Clive’s Book-2

He takes so much credit!

Bruce Springsteen? The way he runs around the stage, uses all the space? That’s CLIVE!

I don’t expect you to believe that, and I certainly don’t, but I barely knew Ahmet and he loved to tell stories, but he wasn’t the punch line of each, they all didn’t end with him winning.

As for the man with the golden ears… Hell, we’ve all got a little gilt around the edges. But don’t we give the most credit to Mo Ostin? Who built the world’s greatest record label essentially from scratch (with the help of Joe Smith, who does want the credit…)

Now Mo’s the nicest of the bunch, he’s the most civilized, but he’s got sharp elbows too. That’s what these guys were, businessmen. To recast them as artists, other than Ahmet, who actually wrote a song or two, is to rewrite the history of the music business. It’s like saying Steve Jobs was responsible for the Apple II. Oops, he took a lot of credit! But really, that was Steve Wozniak’s brilliant creation, Jobs just egged Woz on. But Jobs would be forgotten if that’s all he’d done. And Malcolm Gladwell posits that in fifty years Steve Jobs will be a footnote, and I’m beginning to believe he’s right. Gladwell said odds are better that Bill Gates will be the one people talk about, not because of Microsoft, but because of his charitable efforts.

Life is not about legacy, it’s about being there. If you think you’re gonna be remembered, you’re sorely mistaken. And what’s weirder is people who are giants during their era are forgotten, and those who were obscure are oftentimes held up high by future generations. All you’ve got is your stories.

And Clive’s got plenty.

We’ve all got plenty, it’s the nature of life.

But Clive interacted with a slew of famous people, who touched all our lives, like Neil Diamond.

Clive made a deal for Neil with David Braun. Talk about forgotten… Not only was Braun the most powerful lawyer of his era, he went on to head PolyGram. Now both are gone. Ask a kid what PolyGram is/was, and he’ll scratch his head.

Anyway, Neil’s still signed to MCA, but Clive poaches him. And hangs out with him. And Neil’s got strong opinions. He likes to argue. About music. For hours.

Like my friend George Drakoulias recently told me, he used to get in fights about records!

That’s not the kind of discussion we have now. You quote sales statistics, say something is good or it sucks, and you change topics. Part of this has to do with the music, a lot of it has to do with the people.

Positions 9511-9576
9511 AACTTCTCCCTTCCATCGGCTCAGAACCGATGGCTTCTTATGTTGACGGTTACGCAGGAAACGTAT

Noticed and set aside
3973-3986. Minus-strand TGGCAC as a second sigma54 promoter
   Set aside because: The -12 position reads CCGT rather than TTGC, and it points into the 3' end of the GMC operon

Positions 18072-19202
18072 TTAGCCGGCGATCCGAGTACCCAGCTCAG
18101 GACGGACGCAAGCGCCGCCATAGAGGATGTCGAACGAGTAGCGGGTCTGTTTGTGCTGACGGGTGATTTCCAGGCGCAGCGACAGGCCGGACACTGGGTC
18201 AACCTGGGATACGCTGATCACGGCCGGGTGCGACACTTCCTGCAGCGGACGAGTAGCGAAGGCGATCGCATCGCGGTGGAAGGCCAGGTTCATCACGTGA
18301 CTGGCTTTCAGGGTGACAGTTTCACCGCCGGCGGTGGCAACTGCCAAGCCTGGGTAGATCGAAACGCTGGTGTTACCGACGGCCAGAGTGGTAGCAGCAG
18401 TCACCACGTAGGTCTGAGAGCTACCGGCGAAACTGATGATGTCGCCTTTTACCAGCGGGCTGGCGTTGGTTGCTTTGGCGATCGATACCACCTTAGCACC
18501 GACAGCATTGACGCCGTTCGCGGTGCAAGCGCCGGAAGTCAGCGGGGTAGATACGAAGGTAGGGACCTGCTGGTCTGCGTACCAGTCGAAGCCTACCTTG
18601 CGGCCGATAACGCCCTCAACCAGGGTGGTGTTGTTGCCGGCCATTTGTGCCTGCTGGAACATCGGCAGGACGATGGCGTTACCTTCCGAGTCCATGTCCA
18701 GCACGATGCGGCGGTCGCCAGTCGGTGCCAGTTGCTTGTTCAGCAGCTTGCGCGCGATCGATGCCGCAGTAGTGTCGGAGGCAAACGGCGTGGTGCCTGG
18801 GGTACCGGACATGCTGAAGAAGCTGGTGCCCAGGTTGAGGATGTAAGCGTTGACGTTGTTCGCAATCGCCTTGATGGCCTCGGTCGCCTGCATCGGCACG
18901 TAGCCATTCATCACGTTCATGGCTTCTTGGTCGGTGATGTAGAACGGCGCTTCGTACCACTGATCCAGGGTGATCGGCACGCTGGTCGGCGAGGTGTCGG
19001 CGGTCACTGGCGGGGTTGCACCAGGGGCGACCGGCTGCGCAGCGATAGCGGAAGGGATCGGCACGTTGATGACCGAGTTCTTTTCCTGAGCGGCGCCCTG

Neil and Clive were from Brooklyn.

Yes, there is a difference between east coast and west coast people. East coasters are more opinionated, they like to hash it out. West coasters are more about lifestyle. So that’s your opinion, that’s cool, I’m going surfing!

And on one hand that’s liberating. East coasters browbeat you into submission. You’re not from the right neighborhood, you didn’t go to the right school.

And speaking of school, that’s what we did my entire four years at Middlebury College. Argue out our opinions. Night after night. There was no cable TV, only the college radio station, all we had was ourselves.

Critical thinking, it’s gone by the wayside.

As for today’s students…it’s all about being a member of the group. You don’t want to be a loner today. You want to be part of the social network. Baby boomers are about individual excellence, youngsters don’t want to stand out.

Youngsters date in a group. They applaud winners and losers.

And something’s been lost in the process.

Go online, you’ll find people yelling at each other. On TV too. I’m right, you’re wrong. But there’s rarely any analysis of the other person’s position. Imagine Bill O’Reilly telling a left wing guest, YOU’VE GOT A POINT!

Never gonna happen. Because Bill’s about bullying and winning, not truth.

Truth has gone by the wayside.

And the way you get to truth is by having strong opinions, expressing them, and digesting the response.

The thing people hate most about me?

I’ve got strong opinions.

Wait, there’s something else. I’M TOO NEGATIVE!

Let me tell you a secret… There’s no positive without negative. Life is a spectrum, and unless there’s bad, you don’t know what good is.

But you can’t handle this. You want everybody to say your music is good, the same way you got a soccer trophy despite being unable to kick the ball.

Does this mean I’m always right?


Only a fool feels he’s infallible.

But by putting it out there, I get a response. Most of the time, I get black and white e-mail, you’re a god, you’re an idiot. Then there are people who express their opinion cogently and I’m made to think, my horizons are broadened, I’m affected, and sometimes I even change my mind.

That’s what I hate about the whole Wall Street/banking thing. That these people can’t be criticized because they’re rich. You went to an Ivy League school and then got a gig at Goldman Sachs? Would you have taken the job if it topped out at 50k? OF COURSE NOT!

Everybody’s pursuing cash, and trying to separate themselves from everybody else.

But cash is not the point. And we’re all in it together.

And life is not about inert objects, like an electric sports car and a NetJet account, but interaction with other human beings. Life is a search for insight and truth.

They know that better on the east coast.

But even there, life has been skewed.

You’re rich or you’re poor.

You’re good or you suck.

Trying to get people to explain why?

That’s a whole different issue.

Clive’s Book – 1

The Soundtrack of My Life

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